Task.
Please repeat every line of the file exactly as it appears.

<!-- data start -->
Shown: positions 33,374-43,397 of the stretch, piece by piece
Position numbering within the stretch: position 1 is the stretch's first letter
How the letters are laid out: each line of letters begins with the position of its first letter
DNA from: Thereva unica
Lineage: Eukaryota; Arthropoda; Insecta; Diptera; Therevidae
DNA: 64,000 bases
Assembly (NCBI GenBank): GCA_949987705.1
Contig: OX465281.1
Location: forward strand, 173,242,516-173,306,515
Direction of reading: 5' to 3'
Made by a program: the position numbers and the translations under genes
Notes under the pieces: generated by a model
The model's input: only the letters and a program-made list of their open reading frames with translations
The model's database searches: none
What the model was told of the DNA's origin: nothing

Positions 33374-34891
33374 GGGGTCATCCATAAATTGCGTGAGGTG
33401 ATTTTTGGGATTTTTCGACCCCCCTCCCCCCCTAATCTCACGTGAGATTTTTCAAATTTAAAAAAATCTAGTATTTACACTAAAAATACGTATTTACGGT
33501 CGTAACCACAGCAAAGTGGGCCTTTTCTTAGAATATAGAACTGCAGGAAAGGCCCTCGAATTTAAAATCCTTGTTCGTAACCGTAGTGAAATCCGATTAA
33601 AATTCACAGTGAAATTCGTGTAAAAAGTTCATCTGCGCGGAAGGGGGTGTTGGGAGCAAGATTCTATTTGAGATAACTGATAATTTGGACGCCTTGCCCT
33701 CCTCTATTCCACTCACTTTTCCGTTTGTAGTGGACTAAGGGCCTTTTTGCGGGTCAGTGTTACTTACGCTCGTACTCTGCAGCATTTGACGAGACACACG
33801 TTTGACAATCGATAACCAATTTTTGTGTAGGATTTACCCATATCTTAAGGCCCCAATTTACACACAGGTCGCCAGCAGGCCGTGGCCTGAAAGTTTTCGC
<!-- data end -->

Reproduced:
Shown: positions 33,374-43,397 of the stretch, piece by piece
Position numbering within the stretch: position 1 is the stretch's first letter
How the letters are laid out: each line of letters begins with the position of its first letter
DNA from: Thereva unica
Lineage: Eukaryota; Arthropoda; Insecta; Diptera; Therevidae
DNA: 64,000 bases
Assembly (NCBI GenBank): GCA_949987705.1
Contig: OX465281.1
Location: forward strand, 173,242,516-173,306,515
Direction of reading: 5' to 3'
Made by a program: the position numbers and the translations under genes
Notes under the pieces: generated by a model
The model's input: only the letters and a program-made list of their open reading frames with translations
The model's database searches: none
What the model was told of the DNA's origin: nothing

Positions 33374-34891
33374 GGGGTCATCCATAAATTGCGTGAGGTG
33401 ATTTTTGGGATTTTTCGACCCCCCTCCCCCCCTAATCTCACGTGAGATTTTTCAAATTTAAAAAAATCTAGTATTTACACTAAAAATACGTATTTACGGT
33501 CGTAACCACAGCAAAGTGGGCCTTTTCTTAGAATATAGAACTGCAGGAAAGGCCCTCGAATTTAAAATCCTTGTTCGTAACCGTAGTGAAATCCGATTAA
33601 AATTCACAGTGAAATTCGTGTAAAAAGTTCATCTGCGCGGAAGGGGGTGTTGGGAGCAAGATTCTATTTGAGATAACTGATAATTTGGACGCCTTGCCCT
33701 CCTCTATTCCACTCACTTTTCCGTTTGTAGTGGACTAAGGGCCTTTTTGCGGGTCAGTGTTACTTACGCTCGTACTCTGCAGCATTTGACGAGACACACG
33801 TTTGACAATCGATAACCAATTTTTGTGTAGGATTTACCCATATCTTAAGGCCCCAATTTACACACAGGTCGCCAGCAGGCCGTGGCCTGAAAGTTTTCGC